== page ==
Housewives are extremely attractive to employers because they will never ask for raises in case they go over the threshold and their pension and health are subsidized by the government so the employer does not have to pay their half. If you had a choice between hiring 2 housewives and 1 regular employee for the same unskilled job, who would you choose? The two that are subsidized or the one that is not? This is a major reason for underemployment and the rise in the working poor, as people have to cobble two or three jobs together to compete with subsidized housewives.

A system which actually taxed people fairly on he basis of income rather than family status would not only be better for the unfairly taxed families with fulltime working parents, but also the unmarried (especially widow/ers and other single parents), and especially for Japan's economy. Let's say conservatively that there are 10 million subsidized housewives in Japan. Just making them pay their own pension would bring in huge amounts for the debt-ridden government.

5 ( +5 / -0 )

@Okojo: Thanks for the detailed information! Yeah, I've always heard from girls in Japan that it's often more profitable to be a housewife rather than work fulltime and was always wondering what that meant..

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@Okojo: if I could like your post a thousand times, I would. It needs to be printed out and distributed!

-1 ( +0 / -1 )

Two working in my house taxed double including health insurance. WTH?

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20 years ago the US Social Security threshold for retirees was $12K/year, according to my coworker who stopped working every October.

As far as this being a subsidy, you can imagine any number of jobs paid for by the public that are totally unnecessary, 365 days a year including paid holidays, such as 'professor specializing in Elizebethan literature', 'climate researcher at the Hadley unit', or even "a specialist in gender studies at the University of Tokyo". If the housewife subsidy really is only 1Myen a year, you could get rid of one of those jobs and help 12 deserving housewives score their pin money, doing actual work not makework.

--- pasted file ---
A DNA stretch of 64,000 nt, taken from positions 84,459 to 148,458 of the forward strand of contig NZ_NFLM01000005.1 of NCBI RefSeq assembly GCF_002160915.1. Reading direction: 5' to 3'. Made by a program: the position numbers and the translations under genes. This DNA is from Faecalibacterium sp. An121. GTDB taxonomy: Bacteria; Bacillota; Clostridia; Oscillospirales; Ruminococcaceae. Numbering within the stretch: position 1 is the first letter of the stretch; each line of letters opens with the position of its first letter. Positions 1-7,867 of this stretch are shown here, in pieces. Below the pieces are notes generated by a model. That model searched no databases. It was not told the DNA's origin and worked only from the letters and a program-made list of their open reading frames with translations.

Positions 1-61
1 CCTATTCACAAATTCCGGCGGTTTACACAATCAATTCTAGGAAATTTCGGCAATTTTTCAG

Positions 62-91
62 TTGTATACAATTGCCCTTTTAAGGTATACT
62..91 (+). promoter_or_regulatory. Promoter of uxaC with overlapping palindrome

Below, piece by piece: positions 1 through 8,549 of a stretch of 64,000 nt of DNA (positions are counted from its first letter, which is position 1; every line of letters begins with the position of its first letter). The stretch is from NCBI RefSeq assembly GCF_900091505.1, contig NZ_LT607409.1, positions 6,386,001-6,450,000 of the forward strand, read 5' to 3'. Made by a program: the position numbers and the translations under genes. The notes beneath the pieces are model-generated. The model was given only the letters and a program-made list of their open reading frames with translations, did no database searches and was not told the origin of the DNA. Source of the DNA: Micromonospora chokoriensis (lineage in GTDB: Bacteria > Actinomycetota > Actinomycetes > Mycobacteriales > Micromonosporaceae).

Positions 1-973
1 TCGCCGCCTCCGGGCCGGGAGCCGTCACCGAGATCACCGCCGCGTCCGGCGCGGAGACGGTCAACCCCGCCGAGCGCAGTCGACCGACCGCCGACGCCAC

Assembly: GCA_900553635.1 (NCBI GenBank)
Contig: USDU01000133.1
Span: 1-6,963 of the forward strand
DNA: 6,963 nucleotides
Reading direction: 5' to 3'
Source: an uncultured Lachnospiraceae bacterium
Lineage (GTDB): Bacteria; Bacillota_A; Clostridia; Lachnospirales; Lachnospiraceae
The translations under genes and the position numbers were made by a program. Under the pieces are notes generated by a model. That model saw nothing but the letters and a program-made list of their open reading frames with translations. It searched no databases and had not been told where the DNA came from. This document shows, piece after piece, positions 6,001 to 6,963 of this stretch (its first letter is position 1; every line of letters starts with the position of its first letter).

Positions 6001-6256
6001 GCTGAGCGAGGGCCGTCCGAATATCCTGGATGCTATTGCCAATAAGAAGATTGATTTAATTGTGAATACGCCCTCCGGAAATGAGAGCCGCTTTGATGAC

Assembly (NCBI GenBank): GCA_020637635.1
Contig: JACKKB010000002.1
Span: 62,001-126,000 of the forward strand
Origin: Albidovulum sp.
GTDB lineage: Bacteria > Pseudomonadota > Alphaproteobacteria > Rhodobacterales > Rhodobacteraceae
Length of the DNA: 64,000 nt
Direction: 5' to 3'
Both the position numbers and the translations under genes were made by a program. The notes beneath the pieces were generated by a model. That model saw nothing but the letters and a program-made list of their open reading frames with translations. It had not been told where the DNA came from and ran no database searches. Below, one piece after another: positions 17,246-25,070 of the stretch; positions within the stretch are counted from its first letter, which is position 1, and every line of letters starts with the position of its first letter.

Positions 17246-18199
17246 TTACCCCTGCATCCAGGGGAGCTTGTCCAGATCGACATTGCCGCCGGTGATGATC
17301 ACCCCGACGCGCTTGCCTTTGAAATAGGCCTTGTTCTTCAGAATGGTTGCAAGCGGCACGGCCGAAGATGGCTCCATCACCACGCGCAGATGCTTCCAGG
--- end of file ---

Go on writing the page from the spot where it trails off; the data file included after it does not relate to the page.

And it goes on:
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JT seems to have cut this quote short. Under the threshold of what? I can answer that. Under the earnings threshold. The government decided to tax people who make X amount of yen per year. I believe that is ¥1,000,000. If you make one yen more than that, the tax basically consumes what you made. Wise part-time workers attempt to earn ¥999,999 so as to avoid any tax.

Yep. Here's the complete paragraph and quote along with the link to the full article:

The government is also debating whether to change tax rules that favor single-income families over those with two incomes. An exemption dating from the 1960s lowers taxes on men whose wives earn less than 1 million yen, or about $8,300. Kaku Sechiyama, a specialist in gender studies at the University of Tokyo, estimates that as many as 80 percent of married working women are in part-time jobs that keep them just under the threshold.

“It’s rational for them, but it discourages work,” Professor Sechiyama said. “It’s basically a subsidy for housewives.”

http://www.nytimes.com/2015/01/02/business/international/in-economic-revival-effort-japan-turns-to-its-women.html?_r=0